The processor UWPR inverts the sign of the single header word of the packet in compliance with the DTVB framing organization standard.
The logic control unit CU controlled by a reference clock H supervises this inversion and also the energy spreading process which is performed by the scrambler unit EMB. Inner encoding is performed by a processor RS implementing a Reed-Solomon code using the parameters (204, 188, 8). This Reed-Solomon encoding is performed before the QPSK modulation implemented by the modulator MOD and transmission performed by the transmitter EM.
The carrier frequency of the signal transmitted by the antenna Ap does not require frequency stability of better than 10 parts per million (ppm). It is therefore possible to use a local oscillator. However, given that any such transmission station Ep generally includes a monitor receiver REC, advantage is taken of the existence of the receiver REC to extract a system clock from the down signal delivered by the satellite SAT so as to lock the reference clock H which feeds not only the control unit CU, but also the modules RS, the multiplexer TMUXp, and the modulator MOD.
As explained in greater detail below, it will be observed that in the multiplexer module MMUX on the satellite SAT, buffer memories are used upstream from the on board multiplexer to enable residual errors and Doppler phenomenon errors to be corrected prior to multiplexing and broadcasting by the antenna AE.
FIG. 8 shows the channel distribution of the satellite SAT. A group of N transmitter stations Ep (where N=6) share a satellite transponder Rp in the frequency domain (FDMA). The total capacity of the transponder is shared equally between the stations. In other words, if Rd megabits per second (Mb/s) are available on the down link, i.e. for broadcasting by the satellite, then each station Ep transmits Ru =Rd /N Mb/s. Resource allocation is generally static, i.e. a station is entitled to transmit only over a particular frequency allocated thereto.
For example, FIG. 8 shows a satellite having a plurality of transponders each having a passband of 33 MHz and each allocated to broadcasting multiprogram digital TV. One of the transponders Rp has six carriers corresponding to the six transmitters Ep, each occupying a band of about 5 MHz, and each delivering at a rate Ru of six Mb/s for a total information rate in the down link Rd =36 Mb/s.
FIG. 9 is a block diagram of the onboard multiplexer module MMUX. The 12 GHz signal delivered by the receiver antenna AR of the satellite SAT is applied to the input of an input demultiplexer IMUX which forms part of the architecture of the satellite and which is situated upstream from the multiplexer module MMUX proper.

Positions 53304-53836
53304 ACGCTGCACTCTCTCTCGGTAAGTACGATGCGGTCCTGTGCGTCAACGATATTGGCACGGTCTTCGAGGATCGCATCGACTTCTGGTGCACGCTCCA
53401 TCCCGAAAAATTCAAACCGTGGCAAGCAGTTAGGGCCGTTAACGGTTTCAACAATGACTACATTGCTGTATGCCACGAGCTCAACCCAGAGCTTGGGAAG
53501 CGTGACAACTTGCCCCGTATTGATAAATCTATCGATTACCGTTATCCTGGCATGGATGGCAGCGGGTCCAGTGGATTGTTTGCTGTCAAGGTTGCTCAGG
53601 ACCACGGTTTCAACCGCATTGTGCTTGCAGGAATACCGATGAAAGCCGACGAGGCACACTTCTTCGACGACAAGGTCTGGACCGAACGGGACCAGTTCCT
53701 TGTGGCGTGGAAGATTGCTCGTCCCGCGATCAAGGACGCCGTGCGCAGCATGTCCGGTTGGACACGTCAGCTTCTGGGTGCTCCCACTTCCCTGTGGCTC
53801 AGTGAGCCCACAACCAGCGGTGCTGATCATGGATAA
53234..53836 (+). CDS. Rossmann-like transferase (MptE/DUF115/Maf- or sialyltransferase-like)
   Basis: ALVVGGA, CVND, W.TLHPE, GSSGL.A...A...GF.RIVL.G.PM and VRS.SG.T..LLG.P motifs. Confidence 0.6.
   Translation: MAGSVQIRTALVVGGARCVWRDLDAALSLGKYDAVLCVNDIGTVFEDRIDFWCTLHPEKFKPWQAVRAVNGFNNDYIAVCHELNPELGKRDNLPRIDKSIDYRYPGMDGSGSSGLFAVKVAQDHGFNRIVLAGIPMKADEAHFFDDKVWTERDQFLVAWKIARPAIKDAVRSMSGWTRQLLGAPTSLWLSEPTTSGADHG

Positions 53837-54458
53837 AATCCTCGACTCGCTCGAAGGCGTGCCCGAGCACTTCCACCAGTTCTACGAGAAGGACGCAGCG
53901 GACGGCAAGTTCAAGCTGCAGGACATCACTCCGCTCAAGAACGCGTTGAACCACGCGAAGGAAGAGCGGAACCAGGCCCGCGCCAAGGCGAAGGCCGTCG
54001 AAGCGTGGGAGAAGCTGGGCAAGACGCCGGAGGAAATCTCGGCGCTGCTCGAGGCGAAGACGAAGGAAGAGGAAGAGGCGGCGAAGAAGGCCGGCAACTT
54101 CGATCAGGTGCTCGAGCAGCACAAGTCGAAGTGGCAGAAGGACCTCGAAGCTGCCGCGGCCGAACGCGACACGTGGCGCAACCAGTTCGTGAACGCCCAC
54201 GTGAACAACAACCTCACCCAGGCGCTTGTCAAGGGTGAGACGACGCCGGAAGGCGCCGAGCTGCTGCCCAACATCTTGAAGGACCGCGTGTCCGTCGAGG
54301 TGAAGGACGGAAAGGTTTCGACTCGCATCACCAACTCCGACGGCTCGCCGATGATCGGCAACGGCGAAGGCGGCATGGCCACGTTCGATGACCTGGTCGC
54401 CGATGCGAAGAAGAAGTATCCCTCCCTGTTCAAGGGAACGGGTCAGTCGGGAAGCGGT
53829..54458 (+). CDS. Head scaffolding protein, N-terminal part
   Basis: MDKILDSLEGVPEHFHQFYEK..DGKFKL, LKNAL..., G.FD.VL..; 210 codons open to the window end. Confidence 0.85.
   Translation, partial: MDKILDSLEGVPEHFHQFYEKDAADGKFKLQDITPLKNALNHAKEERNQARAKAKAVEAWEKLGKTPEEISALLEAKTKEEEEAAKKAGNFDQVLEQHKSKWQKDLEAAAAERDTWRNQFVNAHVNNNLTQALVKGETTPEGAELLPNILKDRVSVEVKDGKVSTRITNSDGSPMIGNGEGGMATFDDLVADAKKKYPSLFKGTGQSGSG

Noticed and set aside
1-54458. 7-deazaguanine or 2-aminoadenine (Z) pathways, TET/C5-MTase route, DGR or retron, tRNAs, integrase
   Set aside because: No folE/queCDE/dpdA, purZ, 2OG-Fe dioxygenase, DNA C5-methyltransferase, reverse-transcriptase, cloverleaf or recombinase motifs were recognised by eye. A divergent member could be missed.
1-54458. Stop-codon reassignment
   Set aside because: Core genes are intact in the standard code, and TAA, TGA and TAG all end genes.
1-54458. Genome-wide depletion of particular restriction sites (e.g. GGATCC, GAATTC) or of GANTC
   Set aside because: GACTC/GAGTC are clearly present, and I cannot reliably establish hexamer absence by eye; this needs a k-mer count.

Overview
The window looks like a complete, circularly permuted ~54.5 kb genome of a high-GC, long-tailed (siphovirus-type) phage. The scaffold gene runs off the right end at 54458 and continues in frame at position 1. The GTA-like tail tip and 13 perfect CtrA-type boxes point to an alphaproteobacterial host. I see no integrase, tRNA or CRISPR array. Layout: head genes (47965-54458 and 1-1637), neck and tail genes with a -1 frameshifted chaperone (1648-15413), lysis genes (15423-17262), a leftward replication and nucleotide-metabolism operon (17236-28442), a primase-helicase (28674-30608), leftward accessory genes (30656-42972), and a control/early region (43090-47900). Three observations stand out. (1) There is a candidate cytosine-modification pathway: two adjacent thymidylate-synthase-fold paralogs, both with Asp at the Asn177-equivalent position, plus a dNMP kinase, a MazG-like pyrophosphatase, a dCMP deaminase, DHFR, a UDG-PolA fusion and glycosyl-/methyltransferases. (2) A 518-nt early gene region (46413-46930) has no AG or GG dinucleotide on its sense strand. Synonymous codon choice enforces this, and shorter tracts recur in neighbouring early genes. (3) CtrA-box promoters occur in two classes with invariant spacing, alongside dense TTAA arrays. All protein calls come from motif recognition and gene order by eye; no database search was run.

At its input, the multiplexer module MMUX includes an input mixer MEL1 which receives on one input firstly the output signal from the input demultiplexer IMUX and on another input a signal delivered by a multiplexer MUL1 from an onboard reference clock RH. As shown in the example of FIG. 8, the multiplexer module is shown in a configuration that corresponds to six terrestrial transmitters. Consequently, the output signal from the mixer MEL1 is applied to the respective inputs of six amplifiers A1 to A6 whose outputs are fed to surface acoustic wave filters ("SAWs") respectively referenced F1 to F6. Such filters have the advantage of being compact, light in weight, and of having very good rejection characteristics. These filters are tuned to correspond to the six channels shown in FIG. 8. The output signals from the six filters F1 to F6 are then applied to the inputs of respective analog-to-digital converters referenced CAN1 to CAN6 and they are clocked by the reference clock RH. These analog-to-digital converters perform 8-bit conversion at a sampling frequency which is about double the passband of a carrier, i.e. 11 million samples per second for a passband of 5 MHz. It will be observed that conversion could also be performed with a 6-bit converter without quantization distortion being excessive. The outputs from the converters CAN1 to CAN6 are applied to the inputs of digital product detectors DP1 to DP6. These detectors convert the respective signals into the complex domain by applying the Hilbert transform in a manner that is well known in the field of digital processing. The signals provided by the detectors DP1 to DP6 are applied to the inputs of respective interpolation and filtering circuits NTP1 to NTP6. The purpose of interpolation is to make appropriate and accurate filtering possible. The filtering is performed by a filter FIR having finite impulse response, i.e. a non-recursive digital filter. Interpolation and adaptive filtering are controlled by the clock signal delivered by the clock RH with frequency being multiplied by four in the multiplier circuit MUL2. The signals provided by the circuits NTP1 to NTP6 are then demodulated into baseband by a corresponding number of demodulators DEM1 to DEM6 respectively which operate in conventional manner to perform coherent demodulation of the quaternary phase shift keyed signals. They include means for recovering digital phase and clock rate. The demodulators advantageously include respective signal level detectors enabling a lowpass filter to be controlled to achieve an automatic control loop for the gain of the amplifiers A1 to A6 so as to make best use of the capabilities of the analog-to-digital converters CAN1 to CAN6.